The last warp came up short 45 samples but I was enjoying weaving on this warp so much I had already planned to do another one to make some towels for gifts/sales. And I was pretty sure the warp wasn't quite long enough anyway as I'd made the samples a bit longer than planned in order to show the hem and have a good sized sample of the towel body. So it was no surprise that I was going to have to do this warp all over again.
Will I be bored doing exactly the same thing once more? No. I don't get bored weaving. I think it is because I am, by and large, a 'process' person. I get into my zone and just enjoy the process as a working meditation.
Sometimes I use the time whilst weaving as an opportunity to think about future warps or projects or mull over the course of my life path and wonder about changing direction. Or just settle into the rhythm of weaving with the music in the background carrying me along - the wind beneath my wings as it were.
Life has been rather more challenging than expected - or hoped - with my mother's back to back surgeries. She bounced back from the heart surgery so well, this one is proving more difficult - both in the actual physical recovery and in the emotional impact it is taking on her. But I think she's turned the corner and we are hoping that by the time I leave for Alberta that she will be a lot more independent. She's a very independent person, more used to being the helper, not the helped, and she is finding being dependent upon others very trying.
But I have made progress on the preparations for the conference the end of this month. The skeins dyed last week are labelled although not priced, and packed up. I'll have to remember to bring price stickers - and find my invoice so I can calculate the selling price! The sample I'm knitting is looking good and hopefully the yarn will full the way I'm hoping. Won't know until it hits the water.
Like so many things about life - you never really know how you'll react until you encounter with the 'hot water'.
Sunday, May 6, 2012
Allergy season appears to have arrived in spades and I woke up this morning muzzy headed and not able to think clearly or remember much of anything for any length of time. This, on top of a rather stressful day yesterday meant that winding the next warp to finish the samples (and weave a few towels 'cause I really like this design!) was going to tax my brain power big time.
Fortunately I already had my 'cheat sheet' posted on the wall so, with numerous references to it, I've managed to wind the first half of the warp.
The warp is being wound with 3 colours - a dark teal blue, a mid-tone blue green and a lighter blue green of the same colour. There is little to distinguish between the light and dark green as threads - the difference does show up in the cloth, however, and I'm pleased with the results.
By hanging the warping board with the cross making pegs at shoulder height, I can post the cheat sheet at eye level for easy reference - something I'm doing frequently today.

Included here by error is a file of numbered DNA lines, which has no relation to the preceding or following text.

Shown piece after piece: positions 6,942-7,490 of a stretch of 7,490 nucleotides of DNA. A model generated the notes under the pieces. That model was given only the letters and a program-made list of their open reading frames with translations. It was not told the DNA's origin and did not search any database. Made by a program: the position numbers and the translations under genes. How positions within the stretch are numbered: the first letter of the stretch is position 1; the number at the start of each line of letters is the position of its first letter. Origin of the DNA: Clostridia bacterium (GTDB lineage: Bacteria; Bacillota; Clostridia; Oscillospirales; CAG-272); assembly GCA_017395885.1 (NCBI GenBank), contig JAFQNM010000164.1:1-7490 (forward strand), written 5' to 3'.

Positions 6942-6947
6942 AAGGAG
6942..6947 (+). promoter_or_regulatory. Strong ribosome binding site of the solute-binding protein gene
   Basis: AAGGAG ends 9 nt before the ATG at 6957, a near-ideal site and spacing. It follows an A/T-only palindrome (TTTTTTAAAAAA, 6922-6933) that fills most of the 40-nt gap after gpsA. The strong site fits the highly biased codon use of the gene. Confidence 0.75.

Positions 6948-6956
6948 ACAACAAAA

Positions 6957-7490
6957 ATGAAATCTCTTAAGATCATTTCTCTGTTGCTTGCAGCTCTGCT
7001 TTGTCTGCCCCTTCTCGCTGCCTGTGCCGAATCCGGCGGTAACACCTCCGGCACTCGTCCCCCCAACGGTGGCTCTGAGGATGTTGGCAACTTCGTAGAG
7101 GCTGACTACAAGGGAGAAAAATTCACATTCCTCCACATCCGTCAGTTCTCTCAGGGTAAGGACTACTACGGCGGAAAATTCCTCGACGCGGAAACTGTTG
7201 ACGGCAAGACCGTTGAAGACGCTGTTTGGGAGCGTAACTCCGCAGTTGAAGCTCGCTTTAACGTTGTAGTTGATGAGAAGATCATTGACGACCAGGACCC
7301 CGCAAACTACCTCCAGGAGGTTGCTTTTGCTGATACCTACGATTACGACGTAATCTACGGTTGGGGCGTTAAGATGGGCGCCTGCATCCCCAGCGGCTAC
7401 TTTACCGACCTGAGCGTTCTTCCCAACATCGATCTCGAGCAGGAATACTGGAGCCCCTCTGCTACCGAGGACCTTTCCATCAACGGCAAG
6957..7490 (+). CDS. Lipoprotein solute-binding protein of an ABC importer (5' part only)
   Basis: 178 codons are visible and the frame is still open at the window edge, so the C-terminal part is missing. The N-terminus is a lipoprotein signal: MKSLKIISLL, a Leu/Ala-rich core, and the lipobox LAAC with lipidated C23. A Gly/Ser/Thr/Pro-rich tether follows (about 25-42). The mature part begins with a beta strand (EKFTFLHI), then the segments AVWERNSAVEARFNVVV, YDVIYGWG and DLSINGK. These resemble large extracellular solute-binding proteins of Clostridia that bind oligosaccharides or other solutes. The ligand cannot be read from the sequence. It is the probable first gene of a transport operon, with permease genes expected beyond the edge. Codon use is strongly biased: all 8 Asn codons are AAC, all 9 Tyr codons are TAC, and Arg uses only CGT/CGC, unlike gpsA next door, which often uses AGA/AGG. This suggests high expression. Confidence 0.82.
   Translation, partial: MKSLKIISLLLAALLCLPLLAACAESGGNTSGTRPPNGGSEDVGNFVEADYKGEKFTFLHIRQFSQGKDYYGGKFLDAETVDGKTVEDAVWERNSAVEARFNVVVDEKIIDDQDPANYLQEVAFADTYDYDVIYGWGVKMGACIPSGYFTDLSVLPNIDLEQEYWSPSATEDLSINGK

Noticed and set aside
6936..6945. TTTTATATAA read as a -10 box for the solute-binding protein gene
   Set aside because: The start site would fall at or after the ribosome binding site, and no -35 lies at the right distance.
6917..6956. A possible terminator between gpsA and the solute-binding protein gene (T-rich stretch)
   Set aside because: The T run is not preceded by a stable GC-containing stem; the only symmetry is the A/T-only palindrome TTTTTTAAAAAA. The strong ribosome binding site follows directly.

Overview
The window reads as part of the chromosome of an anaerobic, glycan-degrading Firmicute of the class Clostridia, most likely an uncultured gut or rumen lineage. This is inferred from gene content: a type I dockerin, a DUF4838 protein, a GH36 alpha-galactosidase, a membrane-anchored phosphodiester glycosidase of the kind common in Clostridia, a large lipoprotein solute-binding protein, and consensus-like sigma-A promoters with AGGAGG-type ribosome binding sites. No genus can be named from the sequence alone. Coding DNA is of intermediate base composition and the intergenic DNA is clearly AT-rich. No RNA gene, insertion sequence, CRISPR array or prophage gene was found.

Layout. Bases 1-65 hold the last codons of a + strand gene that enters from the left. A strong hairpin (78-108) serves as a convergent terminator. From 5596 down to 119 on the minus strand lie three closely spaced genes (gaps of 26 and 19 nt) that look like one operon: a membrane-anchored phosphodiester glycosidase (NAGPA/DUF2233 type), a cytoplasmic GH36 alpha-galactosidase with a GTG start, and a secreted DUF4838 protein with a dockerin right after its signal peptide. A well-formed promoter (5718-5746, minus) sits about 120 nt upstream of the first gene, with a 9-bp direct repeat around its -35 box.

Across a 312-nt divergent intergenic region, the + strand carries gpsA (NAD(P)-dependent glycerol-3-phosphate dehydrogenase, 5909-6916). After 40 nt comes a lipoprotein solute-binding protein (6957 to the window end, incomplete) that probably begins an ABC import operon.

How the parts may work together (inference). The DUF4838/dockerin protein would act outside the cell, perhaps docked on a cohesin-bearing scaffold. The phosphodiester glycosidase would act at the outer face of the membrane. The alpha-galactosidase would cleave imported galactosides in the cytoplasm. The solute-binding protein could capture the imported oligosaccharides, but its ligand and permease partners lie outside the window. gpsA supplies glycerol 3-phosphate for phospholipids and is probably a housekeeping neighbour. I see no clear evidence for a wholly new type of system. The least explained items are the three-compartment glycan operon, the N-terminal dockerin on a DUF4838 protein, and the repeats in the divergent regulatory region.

The stripe design is symmetrical. I've marked the centre of the stripe by circling that number. The warp is being wound in two chains with 2.5 repeats in each chain so one chain ends on that centre point - hence the circle around that number so I know to stop and tie the first chain off at that point. Then I start the next chain following that circled number.
I'm really hoping that the promised rain comes next week to knock the pollen out of the air.....
Studio powered by Johnny Reid and The Eagles.
Currently reading Murder Under Cover by Kate Carlisle
Saturday, May 5, 2012
before samples, taped and ready to be cut apart using my electric rotary cutter
One of the joys of being self-employed doing something you love is that, well, you love what you're doing. Most of the time. ;)
On the other hand, when life tosses curve balls at you, there is no one to phone to book time off. If you don't do it, most likely it won't get done.
Today was one of those days where I would have loved to have phoned someone to say I couldn't make it into work. Instead I moped around a bit, then had a good talking to myself, explaining how there were deadlines coming up and they really could not be missed.
So down the stairs I went, finishing off the sample warp on the small loom, then cutting the before samples apart. While that was happening, a small load of scarves went into the washer and drier and just before Doug got home from work, the after samples went into the washing machine, too.
Sunday I'm going to head to the annex to get some pressing done.
And sure enough, there wasn't quite enough cloth for the after samples, which I sort of suspected. But I like this stripe design well enough that I'd decided to do another warp of it anyway. So I'll finish the after samples (another 45) and the rest of the warp will be towels.
Just to make the day that little bit more annoying, I realized I'm running out of masking tape. Since I'd just been to the store where I buy it, I could have stocked up while I was there, but no. My mind was on other things. Which means another trip on another day. Curve balls. Sometimes you just have to duck and head for the studio anyway.
Studio powered by Adele and Johnnie Reid
Friday, May 4, 2012
One of the things that I don't think is mentioned very often is that of build up on the cloth beam when a long-ish warp is woven. This warp is 13 meters and at this point there are about 11 of them wound onto the beam. The cloth has built up about an inch in thickness so far.